Annals of African Medicine
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ORIGINAL ARTICLE
Year : 2021  |  Volume : 20  |  Issue : 1  |  Page : 42-45

Pheochromocytoma and glucoregulation disorders


1 Department of Endocrinology, Diabetology and Nutrition, Military Hospital Moulay Ismail, Meknes, Morocco
2 Department of Endocrinology, Diabetology and Nutrition, University Hospital Hassan II, Fez, Morocco
3 Department of Endocrinology, Diabetology and Nutrition, University Hospital Hassan II; Faculty of Medicine and Pharmacy, University Sidi Mohamed Ben Abdellah; Epidemiology and Health Science Research Laboratory, Faculty of Medicine and Pharmacy, University Sidi Mohamed Ben Abdellah, Fez, Morocco

Correspondence Address:
Dr. Sara Derrou
Military Hospital Moulay Ismail, Meknes 50000
Morocco
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Source of Support: None, Conflict of Interest: None


DOI: 10.4103/aam.aam_13_20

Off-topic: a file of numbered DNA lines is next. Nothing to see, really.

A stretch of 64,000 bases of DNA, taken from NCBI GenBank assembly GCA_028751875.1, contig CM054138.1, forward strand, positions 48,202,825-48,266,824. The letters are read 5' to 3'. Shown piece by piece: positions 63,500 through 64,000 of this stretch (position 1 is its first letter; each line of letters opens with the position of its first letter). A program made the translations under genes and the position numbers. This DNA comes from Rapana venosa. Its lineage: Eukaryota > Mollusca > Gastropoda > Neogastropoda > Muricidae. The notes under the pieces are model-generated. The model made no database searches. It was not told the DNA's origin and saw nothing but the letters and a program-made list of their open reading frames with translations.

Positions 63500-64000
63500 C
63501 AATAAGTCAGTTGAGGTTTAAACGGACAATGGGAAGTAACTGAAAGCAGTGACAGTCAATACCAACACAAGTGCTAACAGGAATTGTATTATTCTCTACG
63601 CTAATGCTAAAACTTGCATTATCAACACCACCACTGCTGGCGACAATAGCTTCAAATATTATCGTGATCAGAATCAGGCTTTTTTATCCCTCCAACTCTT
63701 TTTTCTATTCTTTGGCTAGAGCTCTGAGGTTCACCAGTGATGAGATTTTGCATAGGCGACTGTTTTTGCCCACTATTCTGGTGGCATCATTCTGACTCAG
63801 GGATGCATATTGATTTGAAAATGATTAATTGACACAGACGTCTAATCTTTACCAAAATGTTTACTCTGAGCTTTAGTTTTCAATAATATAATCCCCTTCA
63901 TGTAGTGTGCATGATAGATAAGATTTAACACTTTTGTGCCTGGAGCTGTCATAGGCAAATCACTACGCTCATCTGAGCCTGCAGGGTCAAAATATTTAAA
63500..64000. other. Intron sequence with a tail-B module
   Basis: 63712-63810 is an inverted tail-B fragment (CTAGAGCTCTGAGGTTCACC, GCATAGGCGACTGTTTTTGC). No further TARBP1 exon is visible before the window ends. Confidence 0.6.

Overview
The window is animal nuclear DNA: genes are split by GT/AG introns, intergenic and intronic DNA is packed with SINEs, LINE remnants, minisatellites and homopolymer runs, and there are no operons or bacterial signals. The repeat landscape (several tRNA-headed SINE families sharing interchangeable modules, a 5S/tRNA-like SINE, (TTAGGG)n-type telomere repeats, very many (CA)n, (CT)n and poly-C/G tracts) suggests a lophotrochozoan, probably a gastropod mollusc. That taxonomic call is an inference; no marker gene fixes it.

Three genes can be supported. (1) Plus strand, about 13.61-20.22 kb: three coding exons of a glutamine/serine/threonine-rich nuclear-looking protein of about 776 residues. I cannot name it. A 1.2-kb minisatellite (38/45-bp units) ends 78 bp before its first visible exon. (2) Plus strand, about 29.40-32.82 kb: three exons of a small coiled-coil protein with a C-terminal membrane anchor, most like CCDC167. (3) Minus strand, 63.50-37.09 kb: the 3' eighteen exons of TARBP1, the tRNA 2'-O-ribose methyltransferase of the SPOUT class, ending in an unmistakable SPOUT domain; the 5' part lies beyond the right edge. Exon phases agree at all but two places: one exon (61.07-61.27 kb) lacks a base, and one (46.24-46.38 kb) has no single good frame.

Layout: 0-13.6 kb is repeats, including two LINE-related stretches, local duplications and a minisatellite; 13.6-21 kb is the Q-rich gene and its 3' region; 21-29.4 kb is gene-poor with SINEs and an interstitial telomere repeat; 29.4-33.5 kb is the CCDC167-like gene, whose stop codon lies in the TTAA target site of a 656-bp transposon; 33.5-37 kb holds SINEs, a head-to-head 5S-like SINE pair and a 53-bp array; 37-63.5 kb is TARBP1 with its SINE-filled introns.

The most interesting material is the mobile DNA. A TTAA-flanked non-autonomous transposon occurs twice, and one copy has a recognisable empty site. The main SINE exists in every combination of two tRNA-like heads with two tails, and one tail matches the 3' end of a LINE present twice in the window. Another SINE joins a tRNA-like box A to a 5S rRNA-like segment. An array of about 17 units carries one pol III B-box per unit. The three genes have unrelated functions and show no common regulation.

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Introduction: Pheochromocytomas are catecholamine-producing tumors presenting with various clinical symptoms and a serious potentially lethal cardiovascular complications due to the potent effects of secreted catecholamines. Glucoregulation disorders could also occur leading to impaired glucose tolerance and diabetes mellitus. The aim of our study was to determine the effects of adrenalectomy on patient recovery with regard to their glycemic status. Materials and Methods: Case notes of all patients who underwent adrenalectomy surgery for pheochromocytoma from 2009 to 2018, followed up in the Department of Diabetology, Endocrinology, and Nutrition at University Hospital Center Hassan II of Fez, were retrieved, and data were collected from them to identify those with preoperative diagnosis of glucoregulation disorder and to verify if adrenalectomy can reverse or improve glycemic abnormality. Results: Overall, 23 patients underwent surgery for pheochromocytoma, 26% of cases had diabetes mellitus, whereas 34.78% had glucose intolerance. One year after surgery, diabetes and glucose intolerance were cured in 57.14% of cases. We noticed also that patients with large and symptomatic tumors were more likely to develop preoperative diabetes; it was also more likely to persist in patients who had an elevated body mass index (BMI). Conclusions: In our data, diabetes and glucose intolerance were found concurrently with pheochromocytoma in 60.78% of patients. Thus, it is important for clinicians to screen for glycemic disorder when pheochromocytoma is diagnosed, especially in patients with other risk factors for developing type 2 diabetes such as elevated BMI. Removal of these tumors can reduce insulin secretion and severe peripheral insulin resistance making early diagnosis important.


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